"My life," Fanny Stevenson once said, "resembles a wild ride on the crest of a wave that rolls and never breaks." Born in Indiana in 1841, she followed her first husband to the gold fields of Nevada when she was 23, ran away to France to study art with three young children in tow, fell in love with a gaunt young Scotsman named Robert Louis Stevenson and roamed the world with him, ending up in Western Samoa, where her husband, author of "Treasure Island" and "Kidnapped," died in 1894.
NEWS
August 31, 1999 | Michael Harris, SPECIAL TO THE TIMES
"Why 'Kidnapped'?" Barry Menikoff asks rhetorically in introducing this new edition of the Robert Louis Stevenson classic, in which the text we read as kids has been tweaked to conform with the original handwritten manuscript at the Huntington Library in San Marino. After all, says Menikoff, a professor at the University of Hawaii and a leading authority on Stevenson, "the displacement of Gutenberg's culture by that of the flashing pixel seems assured."
ENTERTAINMENT
March 18, 1999 | LYNNE HEFFLEY, TIMES STAFF WRITER
"You were made for the journey and your soul is in the struggle." That heart-to-heart observation about living life isn't your run-of-the-mill children's theater dialogue, but "My Bed Is a Boat: The Adventures of Robert Louis Stevenson," at the Lex Theatre in Hollywood, isn't a run-of-the-mill children's play.
BOOKS
December 19, 1993 | DICK RORABACK
DREAMS OF EXILE: Robert Louis Stevenson: A Biography by Ian Bell (Henry Holt: $25; 296 pp.) Biographies run in cycles. Soon after the subject's death, authors rush to confer sainthood, or genius. After an indecent interval the debunkers take over. Thus Robert Louis Stevenson is declared a "parasitic buffoon," an "insane stork." It's the third wave of biographers that most often balances the boat. Ian Bell's Stevenson is exasperating, spoiled, arbitrary--but above all courageous.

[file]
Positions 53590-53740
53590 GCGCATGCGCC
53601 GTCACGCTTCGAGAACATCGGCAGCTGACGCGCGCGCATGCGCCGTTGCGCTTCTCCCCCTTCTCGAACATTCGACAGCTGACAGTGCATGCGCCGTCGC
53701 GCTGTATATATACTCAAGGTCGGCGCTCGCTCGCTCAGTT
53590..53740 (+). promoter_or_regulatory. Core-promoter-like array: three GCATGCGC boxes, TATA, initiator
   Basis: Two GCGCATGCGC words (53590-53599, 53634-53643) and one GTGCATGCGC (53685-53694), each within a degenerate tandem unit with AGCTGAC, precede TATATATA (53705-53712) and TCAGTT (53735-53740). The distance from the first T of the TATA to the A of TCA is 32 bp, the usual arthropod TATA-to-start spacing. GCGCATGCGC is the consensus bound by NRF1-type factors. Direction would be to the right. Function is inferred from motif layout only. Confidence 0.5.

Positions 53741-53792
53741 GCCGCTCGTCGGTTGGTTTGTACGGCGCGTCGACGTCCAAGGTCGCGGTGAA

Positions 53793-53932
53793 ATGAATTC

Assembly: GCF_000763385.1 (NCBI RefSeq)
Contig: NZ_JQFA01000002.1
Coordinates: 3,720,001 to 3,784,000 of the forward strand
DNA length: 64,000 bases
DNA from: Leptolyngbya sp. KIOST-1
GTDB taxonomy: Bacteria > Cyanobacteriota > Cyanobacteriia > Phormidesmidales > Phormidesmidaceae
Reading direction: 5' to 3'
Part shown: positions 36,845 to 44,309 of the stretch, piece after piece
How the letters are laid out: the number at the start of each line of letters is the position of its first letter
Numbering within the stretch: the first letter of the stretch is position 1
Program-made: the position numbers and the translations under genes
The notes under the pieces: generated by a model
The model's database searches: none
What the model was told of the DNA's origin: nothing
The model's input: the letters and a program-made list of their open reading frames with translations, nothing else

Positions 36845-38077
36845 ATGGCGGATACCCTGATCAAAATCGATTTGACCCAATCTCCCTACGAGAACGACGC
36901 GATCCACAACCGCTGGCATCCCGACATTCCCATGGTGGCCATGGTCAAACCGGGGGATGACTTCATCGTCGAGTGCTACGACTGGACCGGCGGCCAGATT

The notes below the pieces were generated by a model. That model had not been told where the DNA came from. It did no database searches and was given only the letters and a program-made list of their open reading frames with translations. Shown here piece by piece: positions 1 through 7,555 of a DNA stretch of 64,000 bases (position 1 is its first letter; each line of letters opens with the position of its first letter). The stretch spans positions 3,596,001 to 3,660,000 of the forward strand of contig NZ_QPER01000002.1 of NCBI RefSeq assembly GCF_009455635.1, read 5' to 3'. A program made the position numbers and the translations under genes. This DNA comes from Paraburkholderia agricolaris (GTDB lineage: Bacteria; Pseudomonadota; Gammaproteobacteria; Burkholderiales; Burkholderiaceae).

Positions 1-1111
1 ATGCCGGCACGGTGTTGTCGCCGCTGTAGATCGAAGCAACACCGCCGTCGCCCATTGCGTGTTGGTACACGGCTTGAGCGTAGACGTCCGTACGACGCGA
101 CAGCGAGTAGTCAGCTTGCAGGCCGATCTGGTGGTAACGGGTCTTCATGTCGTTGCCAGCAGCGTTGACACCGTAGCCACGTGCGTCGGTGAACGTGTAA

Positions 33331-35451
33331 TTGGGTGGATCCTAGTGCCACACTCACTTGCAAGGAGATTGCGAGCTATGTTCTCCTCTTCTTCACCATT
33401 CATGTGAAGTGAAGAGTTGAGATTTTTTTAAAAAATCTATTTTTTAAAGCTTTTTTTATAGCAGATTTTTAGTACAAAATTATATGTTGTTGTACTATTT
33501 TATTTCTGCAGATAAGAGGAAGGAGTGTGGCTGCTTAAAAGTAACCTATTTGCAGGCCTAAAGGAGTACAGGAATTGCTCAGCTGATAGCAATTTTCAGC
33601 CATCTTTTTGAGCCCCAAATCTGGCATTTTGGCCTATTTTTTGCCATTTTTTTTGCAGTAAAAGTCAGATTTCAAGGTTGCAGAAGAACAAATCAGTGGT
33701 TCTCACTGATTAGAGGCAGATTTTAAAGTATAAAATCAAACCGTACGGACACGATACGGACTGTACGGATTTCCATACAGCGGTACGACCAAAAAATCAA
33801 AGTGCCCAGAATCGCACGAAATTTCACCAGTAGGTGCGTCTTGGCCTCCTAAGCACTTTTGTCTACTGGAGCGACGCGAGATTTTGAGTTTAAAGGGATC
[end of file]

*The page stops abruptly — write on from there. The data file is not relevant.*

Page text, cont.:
TRAVEL
October 24, 1999 | SUSAN SPANO, TIMES TRAVEL WRITER
"My life," Fanny Stevenson once said, "resembles a wild ride on the crest of a wave that rolls and never breaks." Born in Indiana in 1841, she followed her first husband to the gold fields of Nevada when she was 23, ran away to France to study art with three young children in tow, fell in love with a gaunt young Scotsman named Robert Louis Stevenson and roamed the world with him, ending up in Western Samoa, where her husband, author of "Treasure Island" and "Kidnapped," died in 1894.
BOOKS
May 3, 1998 | JEREMY TREGLOWN, Jeremy Treglown is former editor of the (London) Times Literary Supplement and teaches at the University of Warwick. He edited "The Lantern-Bearers and Other Essays by Robert Louis Stevenson."
"The whole tale of my life is better to me than any poem," Robert Louis Stevenson wrote excitedly from Honolulu to a London friend in 1889. It's a tale that has often been told but nowhere with more zest and vividness than in his own letters. Ernest Mehew spent 25 meticulous years preparing the eight-volume complete edition that Yale University Press published for the centenary of Stevenson's death in 1994.
ENTERTAINMENT
February 22, 1996 | LYNN SMITH, TIMES STAFF WRITER
Are the Muppets for kids anymore? Let's see. Gilbert & Sullivan-type songs with fast-and-witty lyrics. Characters with nearly unintelligible accents. Jokes about Miss Piggy's chronically dysfunctional love affairs as a pig who loves men who hate pigs. Though the movie tries--via explosions of gunpowder, sword fights and threats of gunplay--to reach children weaned on action films, some could barely keep their eyes open through all the singing and talking.